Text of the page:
Through the kitchen window a fire investigater checks the area of the burned-out kitchen of the Waterfront Restaurant following the early morning fire Friday. Islander Photos: Bonner Joy
Fire closes historic Waterfront restaurant in Anna Maria
A firefighter applies water under the eaves near the kitchen of the Waterfront restaurant where smoke and flames were still showing shortly after 6 a.m. Islander Photos: Bonner Joy
A pre-dawn fire Thursday morning, March 18, at the historic Waterfront Restaurant in Anna Maria has closed the facility indefinitely, co-owner Leah Suzor said.
The first unit of the West Manatee Fire and Rescue District reached the building at 5:07 a.m., while the second unit from the Cortez station arrived at 5:15 p.m.
Tony Frisco, an Anna Maria resident who was fishing on the city pier at that time, saw the blaze close to 5 a.m. and called 911. The restaurant is located at 111 S. Bay Blvd. across the street from the pier.
Firefighters were able to extinguish the blaze before flames engulfed the entire building, but the three firefighters on the first unit to arrive had to wait eight minutes for the second unit coming from Cortez Road before entering the structure. The fire gutted the kitchen and spread through portions of the roof.
The fire appeared to start in the kitchen and moved upward through the roof, but the cause and origin are still under investigation, WMFR Capt. Ernie Cave said.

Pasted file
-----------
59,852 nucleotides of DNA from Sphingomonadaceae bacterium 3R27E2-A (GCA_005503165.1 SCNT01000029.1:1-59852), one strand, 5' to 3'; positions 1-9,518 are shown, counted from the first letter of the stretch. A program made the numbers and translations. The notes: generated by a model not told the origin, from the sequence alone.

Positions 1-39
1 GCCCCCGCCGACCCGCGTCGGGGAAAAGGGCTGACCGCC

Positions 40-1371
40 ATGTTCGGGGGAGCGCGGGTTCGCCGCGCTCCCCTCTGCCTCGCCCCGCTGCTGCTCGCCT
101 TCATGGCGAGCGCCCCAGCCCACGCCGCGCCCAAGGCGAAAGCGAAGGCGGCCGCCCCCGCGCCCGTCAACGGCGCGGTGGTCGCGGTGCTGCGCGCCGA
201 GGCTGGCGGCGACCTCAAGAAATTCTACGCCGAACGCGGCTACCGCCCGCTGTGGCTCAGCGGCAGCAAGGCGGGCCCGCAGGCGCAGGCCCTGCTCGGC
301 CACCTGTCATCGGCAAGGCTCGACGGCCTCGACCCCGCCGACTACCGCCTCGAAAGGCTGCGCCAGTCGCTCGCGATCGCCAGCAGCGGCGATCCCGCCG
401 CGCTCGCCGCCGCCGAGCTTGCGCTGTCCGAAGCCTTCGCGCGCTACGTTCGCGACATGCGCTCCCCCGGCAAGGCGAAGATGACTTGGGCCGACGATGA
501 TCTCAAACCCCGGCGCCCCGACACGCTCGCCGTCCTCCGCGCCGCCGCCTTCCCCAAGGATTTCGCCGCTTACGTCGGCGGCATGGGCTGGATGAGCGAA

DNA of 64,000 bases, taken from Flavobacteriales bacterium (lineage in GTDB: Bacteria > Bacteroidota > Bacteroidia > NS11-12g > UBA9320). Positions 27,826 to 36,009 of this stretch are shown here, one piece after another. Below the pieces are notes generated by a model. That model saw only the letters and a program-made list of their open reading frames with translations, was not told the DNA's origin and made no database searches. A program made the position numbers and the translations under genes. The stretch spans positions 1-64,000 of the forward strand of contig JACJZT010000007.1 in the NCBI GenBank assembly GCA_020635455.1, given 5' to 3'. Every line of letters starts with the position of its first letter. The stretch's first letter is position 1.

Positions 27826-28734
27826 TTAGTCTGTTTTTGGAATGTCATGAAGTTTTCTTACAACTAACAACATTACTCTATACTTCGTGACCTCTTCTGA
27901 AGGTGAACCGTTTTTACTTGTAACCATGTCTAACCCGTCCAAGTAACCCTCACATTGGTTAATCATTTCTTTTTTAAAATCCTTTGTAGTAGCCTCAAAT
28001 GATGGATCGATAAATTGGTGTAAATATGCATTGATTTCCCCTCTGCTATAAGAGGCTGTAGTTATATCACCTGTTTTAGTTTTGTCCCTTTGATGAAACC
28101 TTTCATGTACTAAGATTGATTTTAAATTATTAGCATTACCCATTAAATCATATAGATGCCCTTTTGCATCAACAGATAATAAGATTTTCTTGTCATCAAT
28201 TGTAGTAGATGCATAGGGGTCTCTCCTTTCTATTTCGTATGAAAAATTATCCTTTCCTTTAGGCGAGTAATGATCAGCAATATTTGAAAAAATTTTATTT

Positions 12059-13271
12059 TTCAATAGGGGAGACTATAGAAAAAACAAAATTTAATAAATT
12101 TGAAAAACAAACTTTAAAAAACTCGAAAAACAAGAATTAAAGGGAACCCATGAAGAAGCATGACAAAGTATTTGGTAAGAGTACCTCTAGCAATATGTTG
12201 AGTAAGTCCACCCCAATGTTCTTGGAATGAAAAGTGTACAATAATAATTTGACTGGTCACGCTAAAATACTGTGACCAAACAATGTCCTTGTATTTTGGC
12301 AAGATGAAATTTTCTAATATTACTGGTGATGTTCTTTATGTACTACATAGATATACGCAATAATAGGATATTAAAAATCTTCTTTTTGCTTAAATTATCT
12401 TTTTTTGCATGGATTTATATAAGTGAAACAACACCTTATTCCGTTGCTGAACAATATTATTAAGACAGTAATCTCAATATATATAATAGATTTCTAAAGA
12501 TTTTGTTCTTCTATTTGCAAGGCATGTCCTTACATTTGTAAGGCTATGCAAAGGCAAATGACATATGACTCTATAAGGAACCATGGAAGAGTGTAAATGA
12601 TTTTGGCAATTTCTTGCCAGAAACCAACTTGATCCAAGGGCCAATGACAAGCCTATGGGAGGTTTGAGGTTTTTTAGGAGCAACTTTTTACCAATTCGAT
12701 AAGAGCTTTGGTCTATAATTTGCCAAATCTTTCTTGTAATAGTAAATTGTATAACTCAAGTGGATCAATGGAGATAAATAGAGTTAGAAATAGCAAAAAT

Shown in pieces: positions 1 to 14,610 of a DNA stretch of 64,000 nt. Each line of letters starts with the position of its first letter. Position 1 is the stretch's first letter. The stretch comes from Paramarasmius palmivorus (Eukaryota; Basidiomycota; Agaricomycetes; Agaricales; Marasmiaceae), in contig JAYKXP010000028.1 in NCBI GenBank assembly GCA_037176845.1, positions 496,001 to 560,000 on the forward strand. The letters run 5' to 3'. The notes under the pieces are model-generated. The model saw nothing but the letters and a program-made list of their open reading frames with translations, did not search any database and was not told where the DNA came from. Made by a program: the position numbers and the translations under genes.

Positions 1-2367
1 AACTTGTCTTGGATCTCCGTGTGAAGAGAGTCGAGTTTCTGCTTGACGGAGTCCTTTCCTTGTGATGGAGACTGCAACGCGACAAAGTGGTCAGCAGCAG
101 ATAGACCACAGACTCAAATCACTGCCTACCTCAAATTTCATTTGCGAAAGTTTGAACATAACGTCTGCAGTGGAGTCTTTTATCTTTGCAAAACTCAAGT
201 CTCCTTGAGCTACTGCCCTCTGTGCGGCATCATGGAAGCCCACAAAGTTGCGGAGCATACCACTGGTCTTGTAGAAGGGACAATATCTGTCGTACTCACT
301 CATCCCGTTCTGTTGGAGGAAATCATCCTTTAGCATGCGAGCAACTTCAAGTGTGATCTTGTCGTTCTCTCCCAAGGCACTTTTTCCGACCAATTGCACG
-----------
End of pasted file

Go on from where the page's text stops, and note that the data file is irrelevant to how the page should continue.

No one was injured in the fire and damage was estimated at between $75,000 and $100,000, he added.
Suzor, who owns the restaurant with husband John and other family members, said the restaurant closed normally around 12:20 a.m. that morning.
She said she was waiting for insurance investigators to estimate the cost of repairs to the building, which was originally built in 1922.
"We fully intend to rebuild, but we won't know anything until the insurance people complete their estimate for repairs, " she said. "We'll rebuild if the insurance people say we can. A lot will depend on whether or not the building needs a new roof."
John Suzor said if the restaurant can be rebuilt, it will have the same look as before the fire.
"We're very interested in preserving the historical character and look of the building," he said. "Obviously, we have to wait for the insurance people, but our plan is to rebuild exactly the way it was before the fire."
Leah Suzor said she was concerned about the loyal customers and staff of about 30 people, who must now look for another job.
The fire could not have come at a worse time for the business or staff. The restaurant was becoming very popular in the two years it's been owned by the Suzors.
"Of all the months for this to happen. March has been just tremendous for us, the best since we opened," she signed. "We'll just have to wait and see what happens and do the best we can."
Cave said that the three firefighters on the first unit that arrived at 5:07 a.m. had to fight a defensive fire for eight minutes and were prevented from entering the building by the "two-in, two-out" rule until the second unit from the WMFR Cortez Road station arrived eight minutes later. Had there been enough firefighters to enter the building been on the first truck, there likely would have been less interior damage, he observed.
A proposal by the WMFR district board to increase the district's annual budget by about $1.5 million through an ad valorem tax and add 12 firefighters to meet the "two-in, two-out" rule was defeated by 128 votes in the district in early March.